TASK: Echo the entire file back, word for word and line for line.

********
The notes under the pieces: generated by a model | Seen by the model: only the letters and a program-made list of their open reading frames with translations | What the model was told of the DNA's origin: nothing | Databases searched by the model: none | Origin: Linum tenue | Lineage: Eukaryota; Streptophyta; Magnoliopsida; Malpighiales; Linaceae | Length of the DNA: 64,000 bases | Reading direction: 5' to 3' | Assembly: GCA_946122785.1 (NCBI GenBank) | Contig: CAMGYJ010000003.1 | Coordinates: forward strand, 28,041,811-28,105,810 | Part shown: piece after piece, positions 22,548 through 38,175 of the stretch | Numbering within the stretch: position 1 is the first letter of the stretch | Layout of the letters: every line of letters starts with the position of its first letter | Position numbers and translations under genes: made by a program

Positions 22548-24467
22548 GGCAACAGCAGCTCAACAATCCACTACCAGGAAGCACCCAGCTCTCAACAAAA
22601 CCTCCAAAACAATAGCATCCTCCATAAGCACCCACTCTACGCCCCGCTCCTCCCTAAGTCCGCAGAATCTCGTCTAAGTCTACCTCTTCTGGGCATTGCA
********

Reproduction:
The notes under the pieces: generated by a model | Seen by the model: only the letters and a program-made list of their open reading frames with translations | What the model was told of the DNA's origin: nothing | Databases searched by the model: none | Origin: Linum tenue | Lineage: Eukaryota; Streptophyta; Magnoliopsida; Malpighiales; Linaceae | Length of the DNA: 64,000 bases | Reading direction: 5' to 3' | Assembly: GCA_946122785.1 (NCBI GenBank) | Contig: CAMGYJ010000003.1 | Coordinates: forward strand, 28,041,811-28,105,810 | Part shown: piece after piece, positions 22,548 through 38,175 of the stretch | Numbering within the stretch: position 1 is the first letter of the stretch | Layout of the letters: every line of letters starts with the position of its first letter | Position numbers and translations under genes: made by a program

Positions 22548-24467
22548 GGCAACAGCAGCTCAACAATCCACTACCAGGAAGCACCCAGCTCTCAACAAAA
22601 CCTCCAAAACAATAGCATCCTCCATAAGCACCCACTCTACGCCCCGCTCCTCCCTAAGTCCGCAGAATCTCGTCTAAGTCTACCTCTTCTGGGCATTGCA